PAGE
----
Report reveals adverse effect of Cost-of-Living Crisis on people living in rural communities in Gwynedd
Research carried out by the Bevan Foundation has revealed the impact the cost-of living crisis is having on rural communities in the Arfon area of Gwynedd.
The report, commissioned by the Plaid Cymru MP for Arfon Hywel Williams, found that there were two main factors accounting for higher levels of poverty in the region.
One of these was that the local employment opportunities are characterised by low pay and insecure work, whilst residents of Arfon also face a cost of living premium because of the high costs of housing, energy and travel, issues that are exacerbated by the rurality of the area.
The think tank’s report found that “poverty is a problem in all communities across Wales” and that “one in five people (21 per cent) lived in poverty in Wales between 2019-20 and 2021-22.”
Furthermore, the report said that “despite this, there is very little data available about poverty below national level, which means that the impact of local factors on poverty can sometimes be overlooked.”
However, the report also found that the median worker that lives in Arfon is £1,045 a year poorer than the median Welsh worker, whilst 11.7 per cent of people who are in work in Arfon earn less than the real living wage, in line with the Welsh average.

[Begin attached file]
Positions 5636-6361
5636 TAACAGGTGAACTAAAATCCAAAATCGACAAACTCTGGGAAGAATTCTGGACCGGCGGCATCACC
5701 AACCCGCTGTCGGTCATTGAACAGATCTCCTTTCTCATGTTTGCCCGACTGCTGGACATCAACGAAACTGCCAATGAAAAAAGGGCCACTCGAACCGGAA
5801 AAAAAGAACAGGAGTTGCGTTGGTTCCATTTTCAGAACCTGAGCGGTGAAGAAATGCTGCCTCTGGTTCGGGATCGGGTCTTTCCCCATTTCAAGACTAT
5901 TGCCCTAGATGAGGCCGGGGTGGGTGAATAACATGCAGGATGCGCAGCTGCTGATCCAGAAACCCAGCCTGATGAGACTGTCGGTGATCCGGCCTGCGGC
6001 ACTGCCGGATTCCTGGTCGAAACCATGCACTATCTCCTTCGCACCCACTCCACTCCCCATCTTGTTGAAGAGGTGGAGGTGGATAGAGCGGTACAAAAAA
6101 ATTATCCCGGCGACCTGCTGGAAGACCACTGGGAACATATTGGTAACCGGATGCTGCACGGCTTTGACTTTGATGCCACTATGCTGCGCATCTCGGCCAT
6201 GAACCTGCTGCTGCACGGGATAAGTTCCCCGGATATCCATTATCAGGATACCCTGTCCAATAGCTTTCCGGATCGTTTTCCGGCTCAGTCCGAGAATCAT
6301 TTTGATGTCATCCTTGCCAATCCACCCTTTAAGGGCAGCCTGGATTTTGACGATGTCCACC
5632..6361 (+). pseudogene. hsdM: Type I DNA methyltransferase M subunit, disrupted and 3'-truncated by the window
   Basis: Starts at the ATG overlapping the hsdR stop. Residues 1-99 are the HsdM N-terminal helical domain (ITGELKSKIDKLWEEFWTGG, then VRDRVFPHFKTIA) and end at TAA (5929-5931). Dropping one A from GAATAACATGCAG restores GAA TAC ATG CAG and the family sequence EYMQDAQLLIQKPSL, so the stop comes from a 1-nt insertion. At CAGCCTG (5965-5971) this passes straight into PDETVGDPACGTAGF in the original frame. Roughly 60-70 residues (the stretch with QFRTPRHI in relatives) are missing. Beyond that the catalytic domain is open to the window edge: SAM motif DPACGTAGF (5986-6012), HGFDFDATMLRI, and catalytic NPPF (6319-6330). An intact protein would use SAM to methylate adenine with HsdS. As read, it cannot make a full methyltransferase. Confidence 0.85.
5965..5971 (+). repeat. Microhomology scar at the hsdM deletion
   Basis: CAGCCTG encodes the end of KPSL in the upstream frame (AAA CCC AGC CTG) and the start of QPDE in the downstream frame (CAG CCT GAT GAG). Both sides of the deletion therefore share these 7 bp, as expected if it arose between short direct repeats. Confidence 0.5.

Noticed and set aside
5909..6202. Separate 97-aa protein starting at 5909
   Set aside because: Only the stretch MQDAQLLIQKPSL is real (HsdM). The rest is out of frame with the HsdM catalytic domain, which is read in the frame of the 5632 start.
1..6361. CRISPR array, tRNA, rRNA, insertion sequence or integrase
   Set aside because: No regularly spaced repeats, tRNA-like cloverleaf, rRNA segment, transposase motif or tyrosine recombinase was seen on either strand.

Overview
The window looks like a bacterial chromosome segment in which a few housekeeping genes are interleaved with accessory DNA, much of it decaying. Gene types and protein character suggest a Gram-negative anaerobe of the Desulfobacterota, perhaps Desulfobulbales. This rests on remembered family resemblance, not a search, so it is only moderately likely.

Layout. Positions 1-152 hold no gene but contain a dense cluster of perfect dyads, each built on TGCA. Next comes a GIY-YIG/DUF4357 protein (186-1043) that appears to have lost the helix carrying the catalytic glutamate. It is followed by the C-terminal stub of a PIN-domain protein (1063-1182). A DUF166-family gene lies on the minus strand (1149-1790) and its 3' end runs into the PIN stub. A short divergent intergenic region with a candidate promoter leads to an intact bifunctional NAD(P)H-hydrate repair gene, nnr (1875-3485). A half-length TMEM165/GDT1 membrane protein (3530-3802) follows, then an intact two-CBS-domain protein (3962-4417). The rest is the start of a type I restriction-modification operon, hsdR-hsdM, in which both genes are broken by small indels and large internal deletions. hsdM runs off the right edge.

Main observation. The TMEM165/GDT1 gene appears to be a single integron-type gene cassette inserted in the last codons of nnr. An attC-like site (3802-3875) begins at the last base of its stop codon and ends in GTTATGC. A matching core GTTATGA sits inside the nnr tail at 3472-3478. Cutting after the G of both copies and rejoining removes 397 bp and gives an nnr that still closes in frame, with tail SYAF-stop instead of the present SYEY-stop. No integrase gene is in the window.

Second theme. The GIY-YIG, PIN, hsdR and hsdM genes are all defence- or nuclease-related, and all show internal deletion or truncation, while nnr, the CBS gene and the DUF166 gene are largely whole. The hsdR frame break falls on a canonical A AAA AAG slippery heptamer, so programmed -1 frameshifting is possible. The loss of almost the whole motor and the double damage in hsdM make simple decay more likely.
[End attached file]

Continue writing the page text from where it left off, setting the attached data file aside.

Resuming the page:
Siân Gwenllian MS, the constituency’s representative in the Senedd, last week asked what the Welsh Government’s plan was for dealing with the cost-of-living premium facing residents in rural communities in Arfon.
She said: “What this report reveals is that a situation which is very difficult for many in any case affects those living in rural as well as urban settings.
“The factors that lead to rural poverty range from substandard public transport infrastructure to the higher than usual cost of energy because of the poor condition of the housing stock.
“These are challenges in which the Government can be proactive in mitigating their effects.
“That’s why I asked Jane Hutt MS as the Minister for Social Justice whether her Government’s policies adequately takes this rural cost-of-living premium into consideration?”
In her response, Jane Hutt MS welcomed the report and pledged to continue to target her Government’s support to those who need it the most.
Hutt said the Welsh Government needed “to learn from this report as far as not just addressing that in terms of the cost-of-living premium for Arfon, but also for Wales.”
To read the full report click here: ‘Poverty in Arfon in the 21st century: Modern solutions for an old challenge’
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